|“DEAR STATUE of the Eagle, even though my love for you is unreturned and one-sided now, I will make Yonsei remember me in the future,” thought a young Paik Ji-yeon (’83, Dept. of Psych.) as she stood gazing at the statue, the symbol of Yonsei Univ. A few years later, this ambitious girl became an exemplary female announcer and a role model of many women. Paik undertook many different jobs in diverse fields and is currently a radio host as well as a representative of her own company, “PJY Speech Korea,” which teaches communication skills.
Annals: You were known as the “Brooke Shields of Yonsei” during your school days. What type of student were you at Yonsei?
Paik: I was just an ordinary student. The rumor that I looked like Brooke Shields made me very uncomfortable, even in class. I usually went home right after school and studied, without participating in any club activities or going out to the discotheque. It is a shame that I did not experience a variety of things. In order to enrich their lives, university students should use the freedom given to them to broaden experiences. In this way, they can look at the world from a wider perspective.
You are one of the youngest and the longest-lasting Korean newscasters. What is your secret to maintaining such success?
I think it is sincerity as well as professionalism, love, and passion for my job. I’m never late for work and I make sure I keep promises to others. I also keep promises I make to myself, which is even harder. To overcome the obstacles which diverted my efforts, I focused on bracing myself up everyday to accomplish my tasks. I have twenty years of experience in broadcasting, and anyone who has worked in a job for that long can become stereotyped. People desire honor, wealth, or human relationships, but once they attain such values, they often degrade them. It’s important to maintain a career and love it with passion, while not using it as a stepping stone in order to reach another goal.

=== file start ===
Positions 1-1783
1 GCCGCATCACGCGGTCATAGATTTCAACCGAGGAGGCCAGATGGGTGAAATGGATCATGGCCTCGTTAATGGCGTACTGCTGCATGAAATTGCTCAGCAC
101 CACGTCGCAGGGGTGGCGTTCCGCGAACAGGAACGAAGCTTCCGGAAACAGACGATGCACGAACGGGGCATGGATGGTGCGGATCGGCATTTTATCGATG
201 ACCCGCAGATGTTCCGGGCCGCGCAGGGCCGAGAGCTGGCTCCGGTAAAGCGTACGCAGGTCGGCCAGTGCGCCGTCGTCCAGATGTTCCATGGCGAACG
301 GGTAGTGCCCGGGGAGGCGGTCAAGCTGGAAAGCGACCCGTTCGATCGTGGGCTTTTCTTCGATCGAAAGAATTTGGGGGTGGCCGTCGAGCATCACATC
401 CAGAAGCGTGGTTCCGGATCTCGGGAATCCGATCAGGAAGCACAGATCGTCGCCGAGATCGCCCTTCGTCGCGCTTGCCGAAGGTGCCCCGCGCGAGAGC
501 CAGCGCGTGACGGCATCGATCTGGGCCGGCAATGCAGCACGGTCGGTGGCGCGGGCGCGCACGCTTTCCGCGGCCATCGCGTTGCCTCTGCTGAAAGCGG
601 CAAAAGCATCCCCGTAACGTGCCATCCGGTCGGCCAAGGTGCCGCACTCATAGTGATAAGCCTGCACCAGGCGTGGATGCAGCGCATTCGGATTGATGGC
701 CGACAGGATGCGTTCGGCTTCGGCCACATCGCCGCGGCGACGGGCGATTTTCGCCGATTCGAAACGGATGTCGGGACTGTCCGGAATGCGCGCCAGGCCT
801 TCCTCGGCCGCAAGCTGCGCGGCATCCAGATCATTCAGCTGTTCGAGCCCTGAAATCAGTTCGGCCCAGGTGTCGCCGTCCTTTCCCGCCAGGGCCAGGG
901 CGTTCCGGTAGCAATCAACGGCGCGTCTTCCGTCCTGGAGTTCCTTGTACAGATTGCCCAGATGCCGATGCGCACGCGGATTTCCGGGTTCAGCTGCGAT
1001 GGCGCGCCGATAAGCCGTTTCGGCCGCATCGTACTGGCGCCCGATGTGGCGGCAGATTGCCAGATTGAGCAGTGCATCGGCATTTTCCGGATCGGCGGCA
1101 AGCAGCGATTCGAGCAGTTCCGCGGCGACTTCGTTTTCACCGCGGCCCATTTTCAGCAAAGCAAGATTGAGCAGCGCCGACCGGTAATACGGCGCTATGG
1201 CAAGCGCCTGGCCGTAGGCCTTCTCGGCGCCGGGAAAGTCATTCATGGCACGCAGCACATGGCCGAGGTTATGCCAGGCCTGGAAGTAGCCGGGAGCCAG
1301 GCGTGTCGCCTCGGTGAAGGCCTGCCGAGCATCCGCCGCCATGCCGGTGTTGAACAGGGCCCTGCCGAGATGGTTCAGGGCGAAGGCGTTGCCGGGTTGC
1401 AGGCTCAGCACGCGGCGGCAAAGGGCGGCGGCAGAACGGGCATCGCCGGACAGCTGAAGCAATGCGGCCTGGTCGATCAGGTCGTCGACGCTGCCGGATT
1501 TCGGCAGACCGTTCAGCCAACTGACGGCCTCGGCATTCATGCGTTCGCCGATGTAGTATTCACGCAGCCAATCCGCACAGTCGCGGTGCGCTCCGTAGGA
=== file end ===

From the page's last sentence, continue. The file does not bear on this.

Many university students these days do not know what they want to do in the future. What suggestions would you offer them?
Koreans are overly concerned about reputation. I think talking about uncertain rumors about others is a waste of energy. Students often ask questions like, “Did you study a lot?” or “How did you do on tests?” around the exam period, but what’s the point? Talking about others is living others’ lives. Instead, you should concentrate most of your energy on analyzing yourself in order to know yourself better. You should always look back at yourself, while thinking about what you did wrong or what you should have done. Through this analysis, you will be able to understand yourself better. No one knows and loves you more than yourself.
Any lasts words for the Yonseians?
I have loved Yonsei since I was young. When I was still a high school student and did not feel like studying, I visited the Yonsei campus and made a vow to study hard and get into Yonsei. Also, of all the awards that I have received, I value “Award for a woman who brought glory to Yonsei Univ.” the most. The students who are currently in school may not realize it, but living as a Yonseian in society
will provide them a strong support network. I wish that every student feels a sense of duty to enhance the prestige of Yonsei.
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Meeting Paik, I could feel charisma radiating from her, which seemed to have welled up from her substantial self-confidence. Like Paik, who continues to express her passionate love for Yonsei and her career, why don’t we fall in love with Yonsei, and reaffirm our will and purpose everyday?